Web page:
LES’ers Resist Gated Community Scheme
Issue #
123

OUT OF STEP: Nisa Caraballo depends on a pedestrian pathway that runs between the Masaryk Towers to access her Lower East Side neighborhood. That path could soon be fenced off. Photo by Jamie Lehane

For 35 years, Nisa Caraballo has relied on the tree-lined path within the Masaryk Towers apartment complex to run her errands. From her Lower East Side apartment, she uses the walkway to see her sister who lives nearby on Pitt Street, to go to the grocery store and to visit her daughter.

“The walkway has always been open since I lived here,” Caraballo, 61, says.

But all of that might change. The 15-member Masaryk Towers Coop Board wants to gate off the complex, shutting out people like Caraballo who rely on the path to complete everyday tasks.

The walkway, a retired stretch of Rivington Street between Colombia and Pitt streets, links Masaryk Towers, a 1,110-unit Mitchell-Lama Co-op, with Manhattan’s largest low-income development, the Bernard M. Baruch Houses. Thousands of residents of the 17-building Baruch Houses complex use the path to access local services.

Masaryk Towers technically owns most of the walkway, but many area residents claim that it is public property.

“A lot of old people walk through [here],” Caraballo explains. “They can’t afford to go around.” Caraballo points to her two new artificial knees. “I can’t walk that distance. I have to use my scooter.”

On a sunny afternoon, Caraballo plods along the path, pointing out the things that she will lose if Masaryk becomes a gated community. First, there’s the spot where a sparkling, toy-covered Christmas tree is displayed each year. Ahead of her, the community center that houses Grand Street Settlement, the organization that provides her neighborhood with early childhood education, meals to the elderly, and community programs, fills with elderly people.

Like Caraballo, others use the walkway to visit the community center. In fact, so many people use the pathway that Jessica Williamson, the public relations director of Grand Street Settlement, says enclosing the path could wipe out the 92-year-old organization.

“I think that people would feel really cut off from their business community,” Williamson says.

The Masaryk board tried to gate off the development two years ago, but community organizers collected hundreds of signatures opposing the proposal, and it was dropped.

In June, rumors began to circulate that the board intended to try again, and Grand Street Settlement joined with other local groups to form the Coalition for Safety Without Gates. It released a new petition in early July in support of public access through Masaryk.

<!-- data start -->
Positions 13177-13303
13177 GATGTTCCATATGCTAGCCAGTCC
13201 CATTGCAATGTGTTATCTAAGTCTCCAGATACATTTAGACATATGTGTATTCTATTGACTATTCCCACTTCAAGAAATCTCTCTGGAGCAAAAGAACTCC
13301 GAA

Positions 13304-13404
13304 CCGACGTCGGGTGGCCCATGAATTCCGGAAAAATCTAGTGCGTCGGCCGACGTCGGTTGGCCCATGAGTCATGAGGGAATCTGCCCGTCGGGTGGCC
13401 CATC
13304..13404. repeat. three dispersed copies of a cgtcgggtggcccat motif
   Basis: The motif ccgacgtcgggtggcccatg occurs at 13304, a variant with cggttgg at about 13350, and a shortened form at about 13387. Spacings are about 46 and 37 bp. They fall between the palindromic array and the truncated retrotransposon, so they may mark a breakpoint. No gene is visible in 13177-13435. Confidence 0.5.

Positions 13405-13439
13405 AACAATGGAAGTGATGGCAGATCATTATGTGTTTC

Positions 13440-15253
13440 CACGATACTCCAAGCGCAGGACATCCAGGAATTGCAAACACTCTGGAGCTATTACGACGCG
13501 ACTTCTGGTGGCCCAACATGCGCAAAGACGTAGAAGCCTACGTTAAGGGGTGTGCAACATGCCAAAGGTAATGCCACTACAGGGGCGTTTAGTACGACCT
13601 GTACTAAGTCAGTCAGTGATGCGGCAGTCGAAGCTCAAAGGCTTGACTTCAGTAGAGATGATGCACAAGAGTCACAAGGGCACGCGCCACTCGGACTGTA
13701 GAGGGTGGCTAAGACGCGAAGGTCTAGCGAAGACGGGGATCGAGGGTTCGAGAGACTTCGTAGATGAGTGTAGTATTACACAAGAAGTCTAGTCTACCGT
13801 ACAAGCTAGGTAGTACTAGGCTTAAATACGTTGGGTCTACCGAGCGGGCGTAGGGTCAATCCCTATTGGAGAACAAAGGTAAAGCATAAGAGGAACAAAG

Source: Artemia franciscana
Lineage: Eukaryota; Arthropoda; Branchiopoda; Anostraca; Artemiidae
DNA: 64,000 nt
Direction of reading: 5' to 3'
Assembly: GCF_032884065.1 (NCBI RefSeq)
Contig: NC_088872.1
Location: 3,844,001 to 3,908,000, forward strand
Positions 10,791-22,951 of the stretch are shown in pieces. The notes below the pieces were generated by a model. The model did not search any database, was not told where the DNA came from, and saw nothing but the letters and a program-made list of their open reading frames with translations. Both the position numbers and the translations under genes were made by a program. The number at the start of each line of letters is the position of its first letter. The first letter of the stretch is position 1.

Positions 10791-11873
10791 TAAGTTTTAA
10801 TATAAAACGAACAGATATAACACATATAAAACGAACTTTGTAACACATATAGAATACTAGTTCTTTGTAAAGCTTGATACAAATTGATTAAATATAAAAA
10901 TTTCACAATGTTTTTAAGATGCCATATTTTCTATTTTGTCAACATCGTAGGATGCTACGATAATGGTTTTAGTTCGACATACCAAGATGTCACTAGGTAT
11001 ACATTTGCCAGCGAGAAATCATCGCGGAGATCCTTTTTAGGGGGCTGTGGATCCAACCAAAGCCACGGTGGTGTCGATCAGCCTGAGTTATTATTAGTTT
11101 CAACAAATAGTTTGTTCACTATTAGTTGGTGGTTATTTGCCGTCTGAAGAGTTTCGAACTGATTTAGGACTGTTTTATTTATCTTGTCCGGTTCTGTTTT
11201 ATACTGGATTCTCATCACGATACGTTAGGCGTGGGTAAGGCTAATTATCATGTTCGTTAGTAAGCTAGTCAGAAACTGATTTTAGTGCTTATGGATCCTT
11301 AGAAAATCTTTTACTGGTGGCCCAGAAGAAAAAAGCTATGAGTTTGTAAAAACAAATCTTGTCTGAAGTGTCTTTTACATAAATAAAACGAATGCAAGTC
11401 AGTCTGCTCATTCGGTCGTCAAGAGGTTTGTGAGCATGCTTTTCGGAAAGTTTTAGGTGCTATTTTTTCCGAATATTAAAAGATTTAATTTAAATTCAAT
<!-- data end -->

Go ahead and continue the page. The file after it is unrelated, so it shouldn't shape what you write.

Without access to the path, thousands of Baruch Houses residents will be forced to detour several blocks.

Caraballo says walking along Houston Street is unsafe due to heavy traffic and construction. And the other detour, Delancey Street under the Williamsburg Bridge, is often deserted. Further, Baruch Houses is considered a naturally occurring retirement community, meaning most people living there are more than 60 years old.

But young people will be affected, too. The walkway leads directly to Nathan Strauss Public School, two blocks west of Colombia Street. Students use the walkway to avoid East Houston Street and in the summertime kids congregate along the path to cool off in the shade.

In recent years, Masaryk residents have expressed concerns that an increase in youth presence along the path at night has led to a rise in crime. The Masaryk board cites crime and rising insurance costs as reasons for enclosing the development, but crime statistics have yet to be released, and local residents have questioned the utility of a gate in stopping crime.

Nonetheless, Caraballo says that she is scared walking the path at night. Her daughter, Nellie Flores, who has lived in Masaryk for 10 years, shares similar concerns.

“As a tenant, I understand why they want to do it,” Flores says. “Sometimes there’s fights that break out.”

But Flores still worries that the gate will prevent her mother from visiting. No one from the Masaryk board has asked her for input on the proposed project, and she does not know how a gated complex would change access to the building.

The Coalition for Safety Without Gates, however, suspects that the proposed gates are part of a development plan aimed at driving up property values. Fueling these concerns, Masaryk has been selected to receive a $6 million allotment from the federally funded Lower Manhattan Development Corporation (LMDC) for capital improvements, such as upgrading water and electrical systems. But to receive the money. Masaryk must first sign a 15-year agreement to remain in the Mitchell-Lama program. Three years have passed since the allotment, and Masaryk has made no such commitment.

Masaryk board spokesperson, Ed Kawolski could not be reached for comment.

According to Mike Murphy, the LMDC press secretary, the Masaryk board must submit a list of contractors and intended capital improvements to the complex before the money is awarded.

“But it’s not for a gate,” he says.

Caraballo has a few ideas about where to put the money. At the end of walk, she glances up and down the path, hands on hips. The asphalt below her is crumbling into jagged potholes. An old woman with a shopping bag pushes a walker over the sidewalk while three smirking boys skip past. “They should fix the street around here,” Caraballo says.

Caraballo shakes her head at the four 21-story Masaryk buildings before her and begins to recall the Rivington Street walkway before the complex was ever built.